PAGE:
You’d think my main reason for installing a mouse door in the baseboard was to add a bit of whimsy to our family room addition. You might be partially right, but my real motivation starts with trying to lay baseboard in my kitchen. A few years ago, when I put down the baseboard in my kitchen, I tried to join two pieces with a scarf joint. Because the floor wasn’t completely even and the wall wasn’t completely flat, I spent about about three hours trying to make the baseboards meet in a respectable looking joint, but just couldn’t.
At the time I knew there were other options like gluing the two baseboards together before installing them or running a level line on the wall and scribing the bottom of the base where it met the floor, but I stubbornly refused to step back and try another solution. So I was stuck with a crappy joint.
Back to the present, where in the family room I have two places where I need to join baseboards to span the walls. For one wall, I figured I would make it easier on myself and use something that would hide the unevenness of the floor and allow me to use a simple butt joint. I started to think of things that allow you to use butt joints for trim, like plinth and corner blocks, but I didn’t think having a random plinth block in the middle of the wall would look very professional. Then I thought about baseboards I’ve seen on TV and it hit me: the iconic mouse hole.
I did an image search and found several different styles I liked here, here, and here. Then I asked my daughter to help me choose and build the one she liked. She choose an arched door with the arched frame. So we found a piece of wood around the same thickness as the baseboard and searched for some circles in my shop to use as arch templates. After finding a jar lid and hole saw that gave us the right look, I drew the arch and door on the piece of oak and cut it out on the scroll saw.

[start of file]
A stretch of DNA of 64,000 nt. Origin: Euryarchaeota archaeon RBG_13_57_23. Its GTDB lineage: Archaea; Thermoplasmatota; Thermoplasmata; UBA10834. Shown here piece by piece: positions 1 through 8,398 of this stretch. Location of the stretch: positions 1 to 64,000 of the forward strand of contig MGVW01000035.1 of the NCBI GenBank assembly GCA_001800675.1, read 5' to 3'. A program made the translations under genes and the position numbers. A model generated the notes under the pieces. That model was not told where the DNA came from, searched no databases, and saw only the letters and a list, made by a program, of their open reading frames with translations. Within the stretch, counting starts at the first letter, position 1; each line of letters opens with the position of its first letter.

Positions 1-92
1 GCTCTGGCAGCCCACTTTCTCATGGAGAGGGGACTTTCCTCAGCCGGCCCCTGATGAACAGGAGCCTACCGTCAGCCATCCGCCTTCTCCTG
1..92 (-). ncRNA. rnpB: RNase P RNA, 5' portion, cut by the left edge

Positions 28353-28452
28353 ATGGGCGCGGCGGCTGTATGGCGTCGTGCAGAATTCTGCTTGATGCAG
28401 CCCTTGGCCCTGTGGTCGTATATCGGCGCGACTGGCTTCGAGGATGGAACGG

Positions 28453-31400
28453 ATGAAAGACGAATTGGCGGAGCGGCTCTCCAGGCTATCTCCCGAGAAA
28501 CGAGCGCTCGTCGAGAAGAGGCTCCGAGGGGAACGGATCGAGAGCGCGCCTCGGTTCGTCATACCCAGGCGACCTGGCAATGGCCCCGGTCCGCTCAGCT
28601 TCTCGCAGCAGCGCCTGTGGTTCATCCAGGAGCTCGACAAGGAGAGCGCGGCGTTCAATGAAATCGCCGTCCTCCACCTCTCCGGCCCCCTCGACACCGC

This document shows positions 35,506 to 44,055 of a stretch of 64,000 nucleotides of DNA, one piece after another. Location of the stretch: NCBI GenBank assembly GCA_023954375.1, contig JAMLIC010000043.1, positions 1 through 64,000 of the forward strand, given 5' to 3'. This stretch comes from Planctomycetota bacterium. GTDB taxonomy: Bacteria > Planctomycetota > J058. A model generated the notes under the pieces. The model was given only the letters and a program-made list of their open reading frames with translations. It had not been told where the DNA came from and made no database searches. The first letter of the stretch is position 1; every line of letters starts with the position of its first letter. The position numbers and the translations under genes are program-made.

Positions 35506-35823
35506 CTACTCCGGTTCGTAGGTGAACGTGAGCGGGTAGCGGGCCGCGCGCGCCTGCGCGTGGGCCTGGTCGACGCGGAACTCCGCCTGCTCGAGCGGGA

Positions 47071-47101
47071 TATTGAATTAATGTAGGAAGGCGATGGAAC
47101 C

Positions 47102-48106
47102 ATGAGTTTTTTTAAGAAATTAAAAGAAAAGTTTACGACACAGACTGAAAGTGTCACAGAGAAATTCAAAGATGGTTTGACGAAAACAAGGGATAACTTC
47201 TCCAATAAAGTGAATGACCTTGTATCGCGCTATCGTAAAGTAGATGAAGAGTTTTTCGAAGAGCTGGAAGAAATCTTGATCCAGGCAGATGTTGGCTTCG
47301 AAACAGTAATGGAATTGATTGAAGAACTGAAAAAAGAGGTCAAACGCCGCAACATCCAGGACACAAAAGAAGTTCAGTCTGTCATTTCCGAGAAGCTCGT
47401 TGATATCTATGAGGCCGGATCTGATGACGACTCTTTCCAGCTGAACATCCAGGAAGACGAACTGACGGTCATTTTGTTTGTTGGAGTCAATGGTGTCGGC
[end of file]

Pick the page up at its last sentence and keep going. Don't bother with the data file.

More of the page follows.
A little touch up with some sandpaper and the door was ready to paint. My daughter coated both the door and frame with some brown acrylic paint. To represent empty space behind the door, we cut a shape out of black craft paper slightly larger than the door to slip behind the arch. Then to make the door look like it was made from several planks, my daughter used a sharpie and straight-edge to draw some vertical lines.
I had started to drive the brass nails in for the door hinges, but found that the oak was just too hard, so I had to drill pilot holes with a tiny bit that wouldn’t fit in my cordless drill. The brass nails were still hard to start and drive straight, but with a little patience, I was able to drive them all.
Sure enough when I installed one of the pieces of base board, I found the floor to be so uneven that the straight cut I had made to butt up to one side of the mouse door wasn’t square. Since I had already nailed the piece in place, I had to file the edge of the base so it was square with the door. I had a little more luck with the second piece of baseboard, partially because it was shorter, and partially because the mouse door was so forgiving. You can see in the top picture though that if you connect the two baseboards, they wouldn’t line up, but with the mouse door in the middle you don’t really notice.